According to the Department of Health and Human Services, which oversaw the implementation of the website, the components used to build the site are compliant with standards set by Federal security authorities.
“The privacy and security of consumers’ personal information are a top priority for us. Security testing happens on an ongoing basis using industry best practices to appropriately safeguard consumers’ personal information,” said the spokesperson.
Another online security expert—who spoke at last week’s House hearing and then on CNBC—said the federal Obamacare website needs to be shut down and rebuilt from scratch. Morgan Wright, CEO of Crowd Sourced Investigations said: “There’s not a plan to fix this that meets the sniff test of being reasonable.”
The Obama regime claims that the website is working “for most people.”
The headlines are a bit conflicting: “Obama Administration Says the Health Care Website Is Vastly Improved,” vs. “Insurers Claim Health Website Is Still Flawed.”
So obviously it depends on your definition of the word “working.”
The Obama regime is so confident about the website that it is offering US taxpayer dollars to bail out the losses insurers will suffer consequent to the failure of the regime to deliver on its promises.
WASHINGTON — The White House is offering more money to insurance companies as an incentive for them to let people keep insurance policies that were to have been canceled next year.
The administration floated several proposals on Monday to “help offset the loss in premium revenue and profit” that it said might occur if insurers went along with President Obama’s request to reinstate canceled policies.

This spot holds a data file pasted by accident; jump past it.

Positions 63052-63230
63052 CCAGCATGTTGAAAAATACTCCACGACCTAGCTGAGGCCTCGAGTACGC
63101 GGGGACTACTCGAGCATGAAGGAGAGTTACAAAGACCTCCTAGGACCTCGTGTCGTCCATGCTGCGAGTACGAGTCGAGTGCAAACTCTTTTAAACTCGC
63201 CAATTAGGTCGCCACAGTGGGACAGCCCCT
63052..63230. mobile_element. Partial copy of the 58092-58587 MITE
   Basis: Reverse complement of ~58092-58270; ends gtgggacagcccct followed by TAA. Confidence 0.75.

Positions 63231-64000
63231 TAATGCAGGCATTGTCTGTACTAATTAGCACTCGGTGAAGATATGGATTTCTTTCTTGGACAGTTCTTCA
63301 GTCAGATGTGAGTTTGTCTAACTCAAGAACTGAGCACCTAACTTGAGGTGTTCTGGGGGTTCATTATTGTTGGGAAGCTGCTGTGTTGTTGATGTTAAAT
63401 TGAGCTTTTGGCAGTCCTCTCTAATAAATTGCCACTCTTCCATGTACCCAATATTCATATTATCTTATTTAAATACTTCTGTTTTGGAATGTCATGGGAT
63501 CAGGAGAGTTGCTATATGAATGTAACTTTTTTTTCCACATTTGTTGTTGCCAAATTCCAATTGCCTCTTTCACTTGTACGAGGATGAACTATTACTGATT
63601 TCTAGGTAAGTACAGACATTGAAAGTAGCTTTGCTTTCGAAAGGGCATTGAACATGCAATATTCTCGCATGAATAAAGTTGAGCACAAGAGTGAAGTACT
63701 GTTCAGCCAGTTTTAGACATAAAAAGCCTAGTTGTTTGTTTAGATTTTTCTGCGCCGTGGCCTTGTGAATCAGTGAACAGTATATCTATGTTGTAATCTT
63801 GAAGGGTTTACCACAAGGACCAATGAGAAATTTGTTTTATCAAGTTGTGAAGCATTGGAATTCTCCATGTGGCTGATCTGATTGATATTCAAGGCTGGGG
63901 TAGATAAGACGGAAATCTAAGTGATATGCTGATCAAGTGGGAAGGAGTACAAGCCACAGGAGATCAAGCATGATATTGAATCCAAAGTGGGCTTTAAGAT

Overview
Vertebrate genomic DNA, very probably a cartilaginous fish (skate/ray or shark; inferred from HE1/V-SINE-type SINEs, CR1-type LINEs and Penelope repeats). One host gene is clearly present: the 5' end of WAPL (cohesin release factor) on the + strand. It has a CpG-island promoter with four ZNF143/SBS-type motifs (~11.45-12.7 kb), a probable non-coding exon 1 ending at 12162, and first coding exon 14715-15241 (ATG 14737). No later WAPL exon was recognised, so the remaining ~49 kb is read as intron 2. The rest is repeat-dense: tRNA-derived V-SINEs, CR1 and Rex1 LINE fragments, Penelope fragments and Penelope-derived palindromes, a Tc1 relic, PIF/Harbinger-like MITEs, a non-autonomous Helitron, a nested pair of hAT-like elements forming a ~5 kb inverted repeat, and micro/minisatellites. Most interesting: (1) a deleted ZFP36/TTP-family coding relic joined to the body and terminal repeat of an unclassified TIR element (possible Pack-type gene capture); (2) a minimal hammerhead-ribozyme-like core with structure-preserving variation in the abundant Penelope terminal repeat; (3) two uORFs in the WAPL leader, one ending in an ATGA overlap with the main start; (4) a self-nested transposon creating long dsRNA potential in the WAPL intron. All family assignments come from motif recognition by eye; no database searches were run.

Millions of people have received notices saying their policies were being canceled because they did not comply with minimum coverage requirements of the new health care law.
In a notice published Monday in the Federal Register, the administration acknowledged that insurers had a valid concern: They may be stuck with sicker, higher-cost customers in the new insurance exchanges because healthier Americans will stay on their existing health plans for another year.
Facing a political furor over the cancellation of insurance policies, Mr. Obama announced on Nov. 14 that he would temporarily waive some requirements of the new federal law and allow insurers to renew “current policies for current enrollees” for a year.
Insurers criticized the president’s move, saying it could upset the assumptions on which they had set premiums for new insurance products providing coverage in 2014.
Barack Obama has done virtually nothing but lie about Obamacare but we learn now that lying is now acceptable.
However, Granderson said the public can “live with” Obama’s lie: “Every president is going to lie to you. Every politician is going to lie to you. The question is, which lies can you live with?”
I’ll bet that such largesse would not be accorded a Republican, but that certainly could be tested in 2016.
A note for liberals: lying is frowned upon in the health care profession. How many lies from your doctor could you live with?
“Yes, your daughter is going to be just fine”
“Just ignore that chest and neck pain. I’m sure it’s nothing.”
Well, it would cut costs.